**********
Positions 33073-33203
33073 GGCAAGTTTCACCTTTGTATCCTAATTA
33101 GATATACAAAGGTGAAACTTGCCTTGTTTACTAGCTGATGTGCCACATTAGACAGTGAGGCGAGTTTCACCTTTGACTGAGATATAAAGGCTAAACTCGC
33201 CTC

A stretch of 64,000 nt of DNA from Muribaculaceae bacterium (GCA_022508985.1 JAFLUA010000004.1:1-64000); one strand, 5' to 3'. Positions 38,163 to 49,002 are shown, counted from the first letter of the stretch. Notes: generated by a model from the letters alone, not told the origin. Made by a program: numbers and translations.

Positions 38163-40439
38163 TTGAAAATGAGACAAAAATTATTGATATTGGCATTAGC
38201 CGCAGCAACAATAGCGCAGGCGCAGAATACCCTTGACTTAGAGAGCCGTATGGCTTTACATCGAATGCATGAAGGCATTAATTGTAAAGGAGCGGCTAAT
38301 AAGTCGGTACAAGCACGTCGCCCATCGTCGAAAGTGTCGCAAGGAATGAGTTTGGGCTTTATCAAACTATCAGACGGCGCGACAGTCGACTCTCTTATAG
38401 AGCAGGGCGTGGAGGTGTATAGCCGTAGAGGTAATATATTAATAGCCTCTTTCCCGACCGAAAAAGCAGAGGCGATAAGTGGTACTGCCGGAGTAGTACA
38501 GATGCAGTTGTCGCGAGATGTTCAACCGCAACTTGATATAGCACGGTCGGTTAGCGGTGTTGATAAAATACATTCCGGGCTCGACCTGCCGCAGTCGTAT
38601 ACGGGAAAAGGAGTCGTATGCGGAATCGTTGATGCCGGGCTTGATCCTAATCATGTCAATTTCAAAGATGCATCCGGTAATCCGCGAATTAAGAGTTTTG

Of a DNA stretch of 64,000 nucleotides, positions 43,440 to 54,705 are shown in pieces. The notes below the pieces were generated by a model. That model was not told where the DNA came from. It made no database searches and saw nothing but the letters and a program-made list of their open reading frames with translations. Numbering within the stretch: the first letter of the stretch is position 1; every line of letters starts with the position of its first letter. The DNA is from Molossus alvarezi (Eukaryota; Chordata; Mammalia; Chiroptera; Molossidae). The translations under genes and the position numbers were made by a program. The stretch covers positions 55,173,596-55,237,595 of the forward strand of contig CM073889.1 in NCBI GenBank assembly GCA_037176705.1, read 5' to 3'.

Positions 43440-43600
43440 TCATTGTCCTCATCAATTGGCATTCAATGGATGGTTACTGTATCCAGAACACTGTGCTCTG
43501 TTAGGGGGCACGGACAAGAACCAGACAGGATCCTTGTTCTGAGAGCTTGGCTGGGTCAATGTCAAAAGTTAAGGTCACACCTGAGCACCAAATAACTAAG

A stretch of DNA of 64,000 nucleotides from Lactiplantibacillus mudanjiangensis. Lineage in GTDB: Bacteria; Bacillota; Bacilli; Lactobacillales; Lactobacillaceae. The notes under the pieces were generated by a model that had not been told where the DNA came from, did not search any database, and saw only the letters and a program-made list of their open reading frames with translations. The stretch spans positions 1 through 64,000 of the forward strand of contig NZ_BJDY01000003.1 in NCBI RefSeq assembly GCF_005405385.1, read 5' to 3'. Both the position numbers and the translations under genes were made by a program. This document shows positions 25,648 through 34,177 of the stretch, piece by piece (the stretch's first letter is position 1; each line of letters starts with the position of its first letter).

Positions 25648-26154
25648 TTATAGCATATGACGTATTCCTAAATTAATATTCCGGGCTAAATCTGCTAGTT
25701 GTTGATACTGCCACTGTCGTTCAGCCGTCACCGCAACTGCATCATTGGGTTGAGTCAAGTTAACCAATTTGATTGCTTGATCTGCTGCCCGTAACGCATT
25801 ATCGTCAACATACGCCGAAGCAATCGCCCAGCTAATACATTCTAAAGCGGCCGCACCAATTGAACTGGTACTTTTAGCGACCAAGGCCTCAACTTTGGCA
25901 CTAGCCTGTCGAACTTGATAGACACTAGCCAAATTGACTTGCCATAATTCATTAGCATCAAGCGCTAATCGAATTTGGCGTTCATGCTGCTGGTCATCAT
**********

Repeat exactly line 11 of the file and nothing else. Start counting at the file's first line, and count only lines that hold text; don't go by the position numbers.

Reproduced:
38501 GATGCAGTTGTCGCGAGATGTTCAACCGCAACTTGATATAGCACGGTCGGTTAGCGGTGTTGATAAAATACATTCCGGGCTCGACCTGCCGCAGTCGTAT